Being here has also made me aware of some of my shortcomings.. haha.. Daring Greatly here.. vulnerability! I’ve always known that I tend to shy away from things that I know I’m not good at (case and point: 5th/6th grade: I played softball.. and basically, I sucked. And since then, I have never, and probably will never play softball again!) It’s probably a common thing, but for me, I don’t like to be vulnerable in that way… to possibly look stupid, or to fail miserably at something in front of people.. uh, no thanks!! But…this totally goes against Miss Brene Brown and her whole Daring Greatly (which I promised I’d do..) and the ‘Get in the Arena’ speech!! So, when I felt completely vulnerable trying to speak Swahili amongst all native Swahili speakers after coming back from Iringa, it was my initial reaction to just not do it, and save myself the embarrassment of saying things wrong, or sounding stupid. While I may not be completely free trying to speak with everyone, I am so much better and decided that if I was going to learn to speak the language, I need to just jump in and go for it. Again, pole pole!! Ha..
I could probably go on and on about things I’ve learned in the last 6 months, but I won’t bore you.. maybe I’ll save it for another post! I’ll just wrap it up by saying, I have really learned the value of patience.. it is necessary in so many situations here!! Haha! I have had to be very patient with myself… I’ve had to tell myself it’s ok if I’m not perfect…. not perfect at speaking Swahili, or fully understanding the culture, or perfectly implementing an idea at work. I have been lucky to have patience shown to me by so many others throughout my learning process… my coworkers, friends, and of course, Joel! Being patient with the pole pole process of things here has been a bit of a challenge… waiting for my nursing license and permits, getting approvals on things at work, “Africa time” vs. American time..(Joel and I have had to define what the word SOON means to each of us! Haha). These things can drive a person mad (me, at least!) and as much as I’d like to control how all quickly everything gets done, I’ve realized I can’t and I’ve had to just embrace the process. It’s kind of funny, because I’ve always felt like I’ve struggled with patience…. I guess God thought I needed to come all the way to Africa to learn patience! The Tanzanians have a lot of little sayings.. and one of them is “Haraka Haraka haina baraka”- No blessings in a hurry! No blessings without patience I guess!! I’m…..slowly….learning!!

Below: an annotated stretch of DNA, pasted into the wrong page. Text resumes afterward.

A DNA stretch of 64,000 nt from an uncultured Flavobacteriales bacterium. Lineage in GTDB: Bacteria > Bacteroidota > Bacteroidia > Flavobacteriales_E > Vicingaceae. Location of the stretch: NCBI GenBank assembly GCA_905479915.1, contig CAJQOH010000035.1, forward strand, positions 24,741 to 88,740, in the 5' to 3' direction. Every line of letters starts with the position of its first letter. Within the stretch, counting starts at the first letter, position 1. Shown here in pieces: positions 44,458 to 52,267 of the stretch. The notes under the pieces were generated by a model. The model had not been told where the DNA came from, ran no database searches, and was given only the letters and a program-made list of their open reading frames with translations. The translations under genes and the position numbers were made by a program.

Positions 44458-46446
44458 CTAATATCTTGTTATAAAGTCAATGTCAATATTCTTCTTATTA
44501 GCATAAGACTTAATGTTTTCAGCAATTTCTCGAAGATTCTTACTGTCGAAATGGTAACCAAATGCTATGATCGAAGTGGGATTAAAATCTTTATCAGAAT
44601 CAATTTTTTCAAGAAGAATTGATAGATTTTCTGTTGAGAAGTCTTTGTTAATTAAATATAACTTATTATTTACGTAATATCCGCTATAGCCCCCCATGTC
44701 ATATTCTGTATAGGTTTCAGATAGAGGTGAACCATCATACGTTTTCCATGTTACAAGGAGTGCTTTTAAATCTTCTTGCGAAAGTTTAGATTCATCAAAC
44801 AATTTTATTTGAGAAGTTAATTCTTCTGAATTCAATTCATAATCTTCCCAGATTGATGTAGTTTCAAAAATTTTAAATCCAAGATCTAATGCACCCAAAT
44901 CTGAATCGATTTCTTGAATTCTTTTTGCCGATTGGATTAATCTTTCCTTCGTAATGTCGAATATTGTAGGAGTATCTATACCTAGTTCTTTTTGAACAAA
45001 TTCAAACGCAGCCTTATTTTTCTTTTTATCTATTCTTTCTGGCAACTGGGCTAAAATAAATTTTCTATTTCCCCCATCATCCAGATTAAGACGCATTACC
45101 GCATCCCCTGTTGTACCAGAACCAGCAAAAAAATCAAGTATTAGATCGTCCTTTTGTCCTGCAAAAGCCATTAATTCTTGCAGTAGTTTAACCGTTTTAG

Wow, this has turned into quite the post.. I will let a list and pictures sum up the rest of my last 6 months here… Enjoy 🙂
Over the course of the last 6 months:
I have had 27 different roommates, from 10 different countries
I’ve survived one house break-in
I’ve taken numerous trips around Tanzania and traveled to Kenya
Fed giraffes and got to pet baby elephants in Nairobi
Made my mom jealous, seeing the Out of Africa house
Spent 2 weeks showing my parents around Tanzania, on safari and in Zanzibar
Bought 1 car, and have managed to have ZERO run-ins with the police! Yay!
2 ,14hour bus rides to Iringa
3 weeks learning Swahili and exploring a new city
Turned another year older!
Celebrated Christmas in 90degree weather and ate goat with family!
Rang in 2018 with my love, and great friends
Experienced 2 weddings and 1 funeral
Watched as Joel bought, shipped, installed, and is now running a coffee roaster
Celebrated Joel’s Visa to the USA and his first visit to NYC!!
Taught several Oncology classes at KCMC Nursing School
Implemented an Oncology Skills Day and Education/Training for nurses
Participated in 3 different PrevACamps- cancer prevention campaigns where over 1000 Tanzanians have been screened for cancer
Gone on hundreds of real, live, face to face dates with my boyfriend!
Spent hours on FaceTime with family and friends in the USA
Sent hundreds of text messages and Marco Polo videos
Been blessed to meet and develop friendships with amazing people
I’ve eaten more mangoes and avocados than I can count
Dealt with (many) hours of no electricity at home
Seen beautiful ares of Moshi via numerous bike rides
Still get blown every time I see Kili out, in all her glory!
And I’m sure numerous things I’m forgetting…
But, overall, it’s been a wild, unexpected, joyous, challenging, yet fulfilling ride so far, and I can’t imagine what the next 6months will bring!!
Feeling grateful and blessed.. and happy to be here, living this amazing life!